Ezo Spruce

Spruce Bonsai Tree

While rare, Ezo spruce Bonsai trees are some of the most beautiful.

©Walter Pall/Shutterstock.com

There are a number of different names for the Ezo spruce, a spruce variety native to Japan. It may be a difficult tree to find in the United States, but diligent searching may reveal a cutting just for you. This spruce produces a dark gray and gnarled bark, perfect for dramatic and traditional Bonsai tree formats.

Colorado Blue Spruce

Spruce Bonsai Tree

Native to the United States, the Colorado blue spruce tree makes an excellent Bonsai candidate.

©Mariusz S. Jurgielewicz/Shutterstock.com

With beautiful foliage ranging from an icy green shade to various shades of grayish blue, Colorado blue spruce Bonsai trees are attractive and elegant. They are also native to the United States, making them potentially easier to get a hold of than certain overseas varieties of spruce trees. 

Black Spruce

Widespread throughout North America, particularly Canada, black spruce trees are ideal Bonsai tree specimens in colder climates. The bright green foliage contrasts the reddish bark of this tree quite well, despite its relative stubbornness when it comes to training and wiring. 

White Spruce

Spruce Bonsai Tree

A healthy white spruce Bonsai tree produces light green foliage.

©Raquel Pedrosa/Shutterstock.com

Another North American spruce tree for Bonsai cultivation has to be the white spruce. With gray-white bark and full foliage, this is a great candidate for cold climates. While Bonsai trees need far more protection compared to full-sized trees, white spruce trees can tolerate temperatures below -50 degrees Fahrenheit!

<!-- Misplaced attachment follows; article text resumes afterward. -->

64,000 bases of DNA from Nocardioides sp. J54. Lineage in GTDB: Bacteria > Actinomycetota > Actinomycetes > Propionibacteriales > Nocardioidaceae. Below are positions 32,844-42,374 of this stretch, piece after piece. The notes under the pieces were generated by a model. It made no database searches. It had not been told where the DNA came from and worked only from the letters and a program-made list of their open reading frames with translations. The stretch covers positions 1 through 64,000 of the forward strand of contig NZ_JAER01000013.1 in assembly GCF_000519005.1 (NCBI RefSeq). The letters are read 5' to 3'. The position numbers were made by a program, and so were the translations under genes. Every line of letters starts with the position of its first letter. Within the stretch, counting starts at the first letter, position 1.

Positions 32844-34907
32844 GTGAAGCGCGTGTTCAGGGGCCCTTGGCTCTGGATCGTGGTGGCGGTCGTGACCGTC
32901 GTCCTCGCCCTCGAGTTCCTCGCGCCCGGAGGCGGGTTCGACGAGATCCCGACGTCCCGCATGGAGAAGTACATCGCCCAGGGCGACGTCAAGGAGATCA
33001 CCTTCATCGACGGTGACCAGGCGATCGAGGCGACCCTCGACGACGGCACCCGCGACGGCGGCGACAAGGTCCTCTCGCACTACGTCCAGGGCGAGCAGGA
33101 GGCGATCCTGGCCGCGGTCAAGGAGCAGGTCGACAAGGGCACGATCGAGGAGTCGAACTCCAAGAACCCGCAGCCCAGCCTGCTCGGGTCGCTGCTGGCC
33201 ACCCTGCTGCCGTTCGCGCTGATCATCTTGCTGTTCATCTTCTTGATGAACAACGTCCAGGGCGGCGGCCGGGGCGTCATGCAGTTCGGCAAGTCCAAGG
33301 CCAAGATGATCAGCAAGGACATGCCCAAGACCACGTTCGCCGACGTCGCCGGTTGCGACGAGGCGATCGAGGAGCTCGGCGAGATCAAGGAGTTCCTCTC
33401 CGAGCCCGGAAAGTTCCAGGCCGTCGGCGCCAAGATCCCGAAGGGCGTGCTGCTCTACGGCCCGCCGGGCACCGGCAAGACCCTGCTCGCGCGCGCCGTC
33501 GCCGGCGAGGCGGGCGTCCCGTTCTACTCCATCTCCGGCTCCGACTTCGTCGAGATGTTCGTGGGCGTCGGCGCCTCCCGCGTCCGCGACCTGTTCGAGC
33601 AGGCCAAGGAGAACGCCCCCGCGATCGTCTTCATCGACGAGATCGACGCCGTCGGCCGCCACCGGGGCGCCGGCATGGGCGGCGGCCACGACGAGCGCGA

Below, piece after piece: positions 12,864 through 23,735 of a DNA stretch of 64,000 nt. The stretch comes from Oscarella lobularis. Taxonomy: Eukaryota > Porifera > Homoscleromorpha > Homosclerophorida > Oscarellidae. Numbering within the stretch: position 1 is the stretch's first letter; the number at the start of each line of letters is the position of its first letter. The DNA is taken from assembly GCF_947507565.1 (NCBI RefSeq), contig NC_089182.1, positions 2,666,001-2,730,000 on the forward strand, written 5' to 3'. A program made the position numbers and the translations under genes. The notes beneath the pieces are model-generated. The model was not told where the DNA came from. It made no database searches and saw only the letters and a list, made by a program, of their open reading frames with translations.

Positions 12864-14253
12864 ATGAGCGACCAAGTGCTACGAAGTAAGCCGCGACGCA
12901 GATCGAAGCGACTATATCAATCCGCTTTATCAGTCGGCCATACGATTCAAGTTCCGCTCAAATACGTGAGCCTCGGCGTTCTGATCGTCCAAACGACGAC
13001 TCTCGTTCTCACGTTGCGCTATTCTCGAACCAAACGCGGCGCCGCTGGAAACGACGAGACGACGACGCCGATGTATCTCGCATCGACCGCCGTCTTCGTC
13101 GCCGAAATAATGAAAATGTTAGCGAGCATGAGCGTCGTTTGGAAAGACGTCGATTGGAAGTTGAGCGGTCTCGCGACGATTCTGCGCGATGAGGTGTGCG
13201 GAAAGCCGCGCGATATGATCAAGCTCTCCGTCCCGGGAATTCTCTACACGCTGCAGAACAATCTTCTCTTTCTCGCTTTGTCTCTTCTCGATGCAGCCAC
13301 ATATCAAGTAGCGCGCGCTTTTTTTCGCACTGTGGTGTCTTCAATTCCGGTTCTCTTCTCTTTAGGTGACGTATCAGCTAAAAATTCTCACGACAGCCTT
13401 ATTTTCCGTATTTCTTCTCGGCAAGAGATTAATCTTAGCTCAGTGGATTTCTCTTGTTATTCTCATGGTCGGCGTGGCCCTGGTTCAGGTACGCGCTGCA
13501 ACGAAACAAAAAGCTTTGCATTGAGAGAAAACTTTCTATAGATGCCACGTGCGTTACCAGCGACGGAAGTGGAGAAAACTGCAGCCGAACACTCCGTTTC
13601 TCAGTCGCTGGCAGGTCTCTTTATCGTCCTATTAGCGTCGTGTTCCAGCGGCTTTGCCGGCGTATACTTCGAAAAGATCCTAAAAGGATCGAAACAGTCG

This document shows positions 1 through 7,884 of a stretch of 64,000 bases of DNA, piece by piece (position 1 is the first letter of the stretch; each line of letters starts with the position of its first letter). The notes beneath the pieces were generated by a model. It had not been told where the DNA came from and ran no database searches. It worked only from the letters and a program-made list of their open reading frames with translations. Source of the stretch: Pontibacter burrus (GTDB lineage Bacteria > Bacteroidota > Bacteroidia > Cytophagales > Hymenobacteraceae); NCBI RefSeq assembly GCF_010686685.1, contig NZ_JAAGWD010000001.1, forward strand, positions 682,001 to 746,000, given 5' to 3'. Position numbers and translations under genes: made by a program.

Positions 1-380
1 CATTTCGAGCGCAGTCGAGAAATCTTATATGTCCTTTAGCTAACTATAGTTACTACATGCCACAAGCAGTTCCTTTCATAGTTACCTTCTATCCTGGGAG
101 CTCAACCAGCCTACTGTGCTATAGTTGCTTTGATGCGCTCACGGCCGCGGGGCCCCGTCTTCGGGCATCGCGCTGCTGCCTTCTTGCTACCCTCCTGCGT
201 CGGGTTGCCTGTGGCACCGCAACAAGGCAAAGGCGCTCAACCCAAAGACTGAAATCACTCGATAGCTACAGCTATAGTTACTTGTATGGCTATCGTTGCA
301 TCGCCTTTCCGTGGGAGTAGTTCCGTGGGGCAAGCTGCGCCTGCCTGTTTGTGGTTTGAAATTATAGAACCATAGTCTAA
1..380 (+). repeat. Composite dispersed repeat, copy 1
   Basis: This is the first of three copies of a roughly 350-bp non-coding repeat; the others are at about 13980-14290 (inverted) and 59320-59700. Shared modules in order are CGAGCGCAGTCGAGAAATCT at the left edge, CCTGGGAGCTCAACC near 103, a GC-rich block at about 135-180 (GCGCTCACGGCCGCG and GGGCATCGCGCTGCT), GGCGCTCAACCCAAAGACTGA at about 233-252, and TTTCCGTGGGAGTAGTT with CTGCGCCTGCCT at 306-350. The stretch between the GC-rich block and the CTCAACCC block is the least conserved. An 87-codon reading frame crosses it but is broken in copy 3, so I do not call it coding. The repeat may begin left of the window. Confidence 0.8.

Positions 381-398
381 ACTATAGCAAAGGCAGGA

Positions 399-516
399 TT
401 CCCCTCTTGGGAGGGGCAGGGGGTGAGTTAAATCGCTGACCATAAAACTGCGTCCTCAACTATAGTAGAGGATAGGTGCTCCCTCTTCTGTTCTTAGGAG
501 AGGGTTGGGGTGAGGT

Red Spruce

Spruce Bonsai Tree

While subtle, red spruce Bonsai trees produce reddish-brown tones.

©Bernd Schmidt/Shutterstock.com

Native to the northeasternmost portion of the United States and Canada, red spruce trees produce reddish brown bark that is more obvious with shaping and cutting. This is another especially cold-hardy variety of spruce trees, and it may even produce tiny cones or seed pods! 

Sitka Spruce

While it may feel a little ironic to grow the largest possible spruce tree species in a miniature format, Sitka spruce trees are great for Bonsai tree design. Named after where is commonly found in Alaska, Sitka spruce trees produce attractive gray bark and grow a bit faster than the average spruce. 

Caring for Your Spruce Bonsai Tree

Spruce Bonsai Tree

Your spruce Bonsai tree may need fertilizing more than once a year.

©CandyBox Images/Shutterstock.com

It’s important to note that your spruce Bonsai tree will not survive indoors or in a particularly warm climate. However, this doesn’t mean that you shouldn’t provide your spruce with adequate winter protection. Any Bonsai tree that is grown outdoors typically requires a greenhouse or soil covering during wintertime, given that there’s very little to insulate its roots.